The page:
Last week was my first visit to DIA’s conference in years (DIA is the Drug Information Association; their annual conference is one of the largest for the pharmaceutical industry). DIA’s organizers must like San Diego; this is the second time the conference has been there in recent years. It definitely is an effective and attractive venue. The conference center had all the elements needed for a gathering of this size: a spacious exhibit hall, plenty of conference rooms, and an excellent location. The conference center sits between waterfront and San Diego’s Gaslight District, with large hotels on every side and the Padres’ Petco Park across the street. The conference center stands just one wide promenade from the water, and a stroll or morning jog along it provides viewing of a marina full of boats of all sizes, a pleasant park reaching into the water, and a shopping village of sorts.
Attendance did not seem as high as in the past, but the scale of the conference center could have created that impression. The towering ceilings and wide lobbies absorbed people with little congestion. DIA’s website predicted over 7,000 people would come to the conference, and the Attendee List that came with registration listed over 4,300 people specifically. Whatever the number, the steady streams of attendees climbing the steep stairs from the waterfront or from nearby hotels were impressive.
DIA’s final program boasted over 450 exhibitors, and they filled the Exhibit Hall. The hall covered over 308,000 square feet. That’s seven acres of medical research and marketing-related vendors. It’s bigger than a New York City block. From the distant ceiling hung large signs of exhibitors, some spinning slowly to catch the eye. Video screens broadcast from many of the booths, showing demonstrations of products or conveying testimonials. Booths competed for attention with giveaways, contests, and fresh-baked cookies. The quadrennial World Cup inspired more than a few attractions, including live broadcasts of games and a full-sized, virtual goal for attendees to test their shooting skills.
After a few laps through the aisles, it looked as if every exhibitor had an “e-“ affixed to one service or another: paperless reporting; digital signatures; cloud storage; online collaboration and coordination. I’m not sure anyone could have shown their faces in this year’s Exhibit Hall without laying claim to some space in the virtual world.
True to this theme, I attended a session on eConsent for research. The 60 or so people in the session were attentive, and like me curious to hear the latest about how electronic tools might improve the way researchers explain a study to its participants. The session had a speaker from academia and from industry. Dr. Nicholas H. Steneck, PhD and ethicist from the University of Michigan, spoke, followed by Dr. Kamyar Farahi from Janssen Biotech. Dr. Steneck said that electronic consents did offer some promise of improving subjects’ understanding of the process, if eConsents were used “innovatively and appropriately.” but he lamented that the tools for creating and administering eConsents were too expensive for academic researchers. “There’s no budget for them.”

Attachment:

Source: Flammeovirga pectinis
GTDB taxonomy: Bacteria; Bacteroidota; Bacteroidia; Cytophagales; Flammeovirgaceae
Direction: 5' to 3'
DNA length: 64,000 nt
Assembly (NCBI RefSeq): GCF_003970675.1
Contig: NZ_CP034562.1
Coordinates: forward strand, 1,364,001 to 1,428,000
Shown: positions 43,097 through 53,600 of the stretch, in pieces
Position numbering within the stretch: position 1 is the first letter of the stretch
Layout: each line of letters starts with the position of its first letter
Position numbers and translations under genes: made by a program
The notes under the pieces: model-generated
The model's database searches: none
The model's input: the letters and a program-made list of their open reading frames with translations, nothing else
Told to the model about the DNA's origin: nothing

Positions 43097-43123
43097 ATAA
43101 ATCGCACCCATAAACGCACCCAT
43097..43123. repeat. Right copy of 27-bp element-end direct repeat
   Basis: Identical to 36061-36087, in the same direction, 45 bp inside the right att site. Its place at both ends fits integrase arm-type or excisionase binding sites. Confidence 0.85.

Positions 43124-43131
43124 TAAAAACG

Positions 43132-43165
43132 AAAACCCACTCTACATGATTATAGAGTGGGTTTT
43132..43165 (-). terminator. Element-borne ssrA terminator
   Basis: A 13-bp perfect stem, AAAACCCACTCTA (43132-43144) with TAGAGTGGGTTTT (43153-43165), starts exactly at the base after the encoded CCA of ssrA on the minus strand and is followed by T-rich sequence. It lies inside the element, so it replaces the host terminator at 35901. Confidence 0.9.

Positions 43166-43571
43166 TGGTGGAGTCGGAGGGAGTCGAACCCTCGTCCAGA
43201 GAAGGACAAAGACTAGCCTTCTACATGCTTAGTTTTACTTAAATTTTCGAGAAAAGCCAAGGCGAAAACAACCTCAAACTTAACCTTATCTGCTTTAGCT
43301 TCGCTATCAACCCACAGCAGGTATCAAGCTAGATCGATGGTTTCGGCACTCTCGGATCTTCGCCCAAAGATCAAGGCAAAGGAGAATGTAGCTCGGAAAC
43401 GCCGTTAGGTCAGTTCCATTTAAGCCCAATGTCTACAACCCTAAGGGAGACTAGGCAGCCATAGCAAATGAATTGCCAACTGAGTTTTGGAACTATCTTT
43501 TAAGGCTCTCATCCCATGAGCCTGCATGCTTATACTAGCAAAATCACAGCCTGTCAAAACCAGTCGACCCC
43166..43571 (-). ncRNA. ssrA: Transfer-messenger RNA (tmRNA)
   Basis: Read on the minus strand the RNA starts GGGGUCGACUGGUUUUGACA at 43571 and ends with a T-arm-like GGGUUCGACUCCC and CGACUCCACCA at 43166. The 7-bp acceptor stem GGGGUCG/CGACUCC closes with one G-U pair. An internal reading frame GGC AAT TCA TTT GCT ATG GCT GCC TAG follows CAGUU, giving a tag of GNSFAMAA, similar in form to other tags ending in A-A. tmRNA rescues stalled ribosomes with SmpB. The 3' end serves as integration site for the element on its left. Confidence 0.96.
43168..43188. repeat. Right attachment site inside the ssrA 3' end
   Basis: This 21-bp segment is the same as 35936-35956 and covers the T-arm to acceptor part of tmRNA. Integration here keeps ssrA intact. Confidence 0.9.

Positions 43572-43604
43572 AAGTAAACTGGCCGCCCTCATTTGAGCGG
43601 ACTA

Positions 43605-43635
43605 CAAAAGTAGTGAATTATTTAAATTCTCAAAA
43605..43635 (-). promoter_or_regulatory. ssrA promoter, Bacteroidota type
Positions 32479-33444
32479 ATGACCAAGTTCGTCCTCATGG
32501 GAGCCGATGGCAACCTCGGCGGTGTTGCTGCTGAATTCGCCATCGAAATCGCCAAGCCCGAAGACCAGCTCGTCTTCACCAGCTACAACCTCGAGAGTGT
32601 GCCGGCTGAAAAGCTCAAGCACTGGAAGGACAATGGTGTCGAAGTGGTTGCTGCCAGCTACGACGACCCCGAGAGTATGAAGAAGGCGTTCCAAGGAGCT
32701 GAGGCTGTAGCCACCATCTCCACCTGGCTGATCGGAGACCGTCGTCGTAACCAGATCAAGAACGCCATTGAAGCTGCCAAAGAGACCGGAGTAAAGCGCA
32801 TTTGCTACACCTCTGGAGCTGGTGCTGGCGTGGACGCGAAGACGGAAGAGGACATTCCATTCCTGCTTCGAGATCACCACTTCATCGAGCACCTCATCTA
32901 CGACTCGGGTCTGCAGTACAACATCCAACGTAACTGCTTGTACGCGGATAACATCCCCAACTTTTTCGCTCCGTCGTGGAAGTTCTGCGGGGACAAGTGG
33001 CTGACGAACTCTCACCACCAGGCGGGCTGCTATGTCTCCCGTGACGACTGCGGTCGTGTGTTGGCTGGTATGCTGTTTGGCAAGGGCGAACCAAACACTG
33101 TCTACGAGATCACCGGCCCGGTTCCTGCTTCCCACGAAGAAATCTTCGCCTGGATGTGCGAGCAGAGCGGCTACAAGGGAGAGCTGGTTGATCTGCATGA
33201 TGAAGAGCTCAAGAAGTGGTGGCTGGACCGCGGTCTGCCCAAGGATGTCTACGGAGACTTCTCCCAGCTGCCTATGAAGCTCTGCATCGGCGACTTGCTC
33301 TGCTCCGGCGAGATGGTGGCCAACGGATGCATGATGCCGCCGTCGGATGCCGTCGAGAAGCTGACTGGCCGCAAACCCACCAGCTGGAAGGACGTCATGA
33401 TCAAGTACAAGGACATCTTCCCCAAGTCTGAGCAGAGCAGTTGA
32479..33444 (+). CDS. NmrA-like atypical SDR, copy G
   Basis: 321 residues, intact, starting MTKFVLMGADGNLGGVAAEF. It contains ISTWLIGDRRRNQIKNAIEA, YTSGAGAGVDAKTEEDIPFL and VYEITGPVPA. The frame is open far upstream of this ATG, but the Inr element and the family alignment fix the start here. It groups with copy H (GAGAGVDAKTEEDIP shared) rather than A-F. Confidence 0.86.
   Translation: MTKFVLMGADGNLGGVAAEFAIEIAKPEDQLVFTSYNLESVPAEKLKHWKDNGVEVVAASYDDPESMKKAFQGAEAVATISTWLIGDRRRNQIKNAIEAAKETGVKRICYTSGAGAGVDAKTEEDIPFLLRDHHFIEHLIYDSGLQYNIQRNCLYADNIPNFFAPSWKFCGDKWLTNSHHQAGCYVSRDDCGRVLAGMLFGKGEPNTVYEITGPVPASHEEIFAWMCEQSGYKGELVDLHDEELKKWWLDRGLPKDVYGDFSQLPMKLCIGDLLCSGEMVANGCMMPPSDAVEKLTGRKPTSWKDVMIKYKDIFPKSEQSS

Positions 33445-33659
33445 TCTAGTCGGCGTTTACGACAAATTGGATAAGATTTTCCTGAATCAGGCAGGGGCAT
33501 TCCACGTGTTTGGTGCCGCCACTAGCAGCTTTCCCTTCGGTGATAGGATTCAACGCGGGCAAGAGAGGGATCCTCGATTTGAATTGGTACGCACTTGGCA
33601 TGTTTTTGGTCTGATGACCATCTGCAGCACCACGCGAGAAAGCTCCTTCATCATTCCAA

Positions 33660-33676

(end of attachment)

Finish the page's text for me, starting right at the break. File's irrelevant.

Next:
Dr. Farahi from Janssen shared some observations from industry. His research team had a handful of pilots underway, testing eConsents in Phase IIIb and Phase IV studies. Since the research was ongoing, Dr Farahi did not discuss specifics, but he did say sites and sponsors alike appreciate the version control and the ability to track status that came with an electronic consent tool.
On the business side of things, stories flowed all week about fortuitous meetings and networking opportunities. Announcements about new deals and collaborations came throughout the week, unofficially and officially. In the IRB world, Arsenal Capital Partners, which owns WIRB and Copernicus, announced it had purchased two more IRBs, Midlands IRB and Aspire (see also the announcement in this week’s CenterWatchWeekly; subscription required). And an eConsent provider, SmartConsents (with which Quorum has a strategic partnership) announced it had joined a suite of services for researchers through DrugDev. That latter announcement reinforced the themes of online collaboration, and using the virtual world to streamline research, that permeated DIA’s Exhibit Hall.